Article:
This is my first wiksten tank (please excuse the poor photo quality – I forgot to lower my ISO). It’s the first item of clothing I’ve made for myself and it was a bit of a disaster. I felt like I was attacking this fabric (from Anthology Fabric’s Maya collection by Leah Duncan) until it gave me a tank. I felt bad for abusing this beautiful print. But, as you can see, it doesn’t look too bad. The people that I saw while wearing it insisted that it looked store bought. It’s a beautiful pattern.
The difficult part was the neck and armhole binding. I couldn’t understand the directions and I guessed about what I was supposed to do. I guessed wrong! I’ve already made a second wiksten tank, which I will post about soon. I tried a new approach to the neck and armhole, but it’s still not right. Luckily, I’ve found some tutorials that I hope will solve the problem. So, the next attempt should be more of a success. I’m optimistic.
These treasure pocket shorts are the first pair of pants I’ve made. The pattern is from Sewing for Boys. Overall, I love how these turned out. My son loves the pockets. The pattern is a little bit complicated, so I felt like a skilled pant-maker when they were complete (which, of course, I am not). Since I made these, I’ve made 2 pairs of pants using the simple and free pattern from Dana Made It. Doing a combination of complicated and simple patterns helps me think about possibilities for creating my own pattern.
I used left over fabric from the scavenger bag project, which I bought at a local discount fabric store. I cut the fabric months ago, but I didn’t start the project for a while for 2 reasons. First, the pattern called for single folded bias tape and I couldn’t find it anywhere. Eventually, someone at the local boutique fabric store, Spool, told me that I could just press my two fold bias tape so that it just had one fold. I could have also made my own. Because I’m new to all this, I had no idea what single fold bias tape would look like or how to make it.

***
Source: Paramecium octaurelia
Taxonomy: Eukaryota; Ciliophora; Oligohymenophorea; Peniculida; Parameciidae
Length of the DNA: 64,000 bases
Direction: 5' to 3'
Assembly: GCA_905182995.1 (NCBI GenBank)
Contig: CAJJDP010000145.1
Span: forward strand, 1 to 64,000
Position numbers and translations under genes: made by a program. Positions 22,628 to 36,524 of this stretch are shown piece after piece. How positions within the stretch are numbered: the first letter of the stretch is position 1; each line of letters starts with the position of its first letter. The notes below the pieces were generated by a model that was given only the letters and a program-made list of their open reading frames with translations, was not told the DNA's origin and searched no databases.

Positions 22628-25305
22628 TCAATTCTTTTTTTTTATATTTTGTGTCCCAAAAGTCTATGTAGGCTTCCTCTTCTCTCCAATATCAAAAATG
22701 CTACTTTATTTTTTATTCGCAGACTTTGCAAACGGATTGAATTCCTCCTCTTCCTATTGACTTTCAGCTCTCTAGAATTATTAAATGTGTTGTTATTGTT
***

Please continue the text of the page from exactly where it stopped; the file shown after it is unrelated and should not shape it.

After the bias tape problem was solved, I was intimidated by the first step in the instructions. I couldn’t understand how I was supposed to sew the bias tape to the pocket front. Luckily, I found a sew-along from one of the Sewing for Boys authors. It was really helpful! I also learned from the book website that I needed to cut a new pattern piece because of an error in the book.
I’m looking forward to making a pant version of these. I love planning contrasting fabric combinations!
Another sewing project from Growing Up Sew Liberated. I made this art satchel for my niece’s third birthday. I was going to make one for my son, but I don’t think it’s quite right for our lifestyle. It’s a little bit unwieldy — it’s perfect for a suburban kid that spends a lot of time in the backyard. Since we live in the city, we usually walk or ride our bikes to the park to draw. This would be a little too big to carry with us.
I used Jessica Jones Outside Oslo fabric, which I bought at Crafty Planet during a visit to Minneapolis. I love that store. I think I was in there for at least an hour before I chose the fabric. Saj and Scott were napping in the car. I’m so indecisive. And fabric stores exacerbate this character trait!
I used 1/4 inch masonite to create the hard surface of the satchel. The pattern calls for plexiglass, but my local plastic shop wanted to charge me $10 per piece, or $20 total. That’s more than I wanted to spend on this. I already splurged a bit on the fabric. We had some masonite left over from a renovation project. I think it might actually be lighter than the plexi.
I stitched my niece’s name in the fabric using a chain stitch. This is my first needlework project.
I chose a font and typed her name in Illustrator. Of course, any program would work. I just liked that I could determine the size of the letters (in inches) in Illustrator. Then I traced the letters on a piece of tracing paper. I pinned the tracing paper to the fabric and I stitched right through the letters. I think I saw Rebecca Rinquist‘s students stitchng through paper at Squam. This is how it turned out.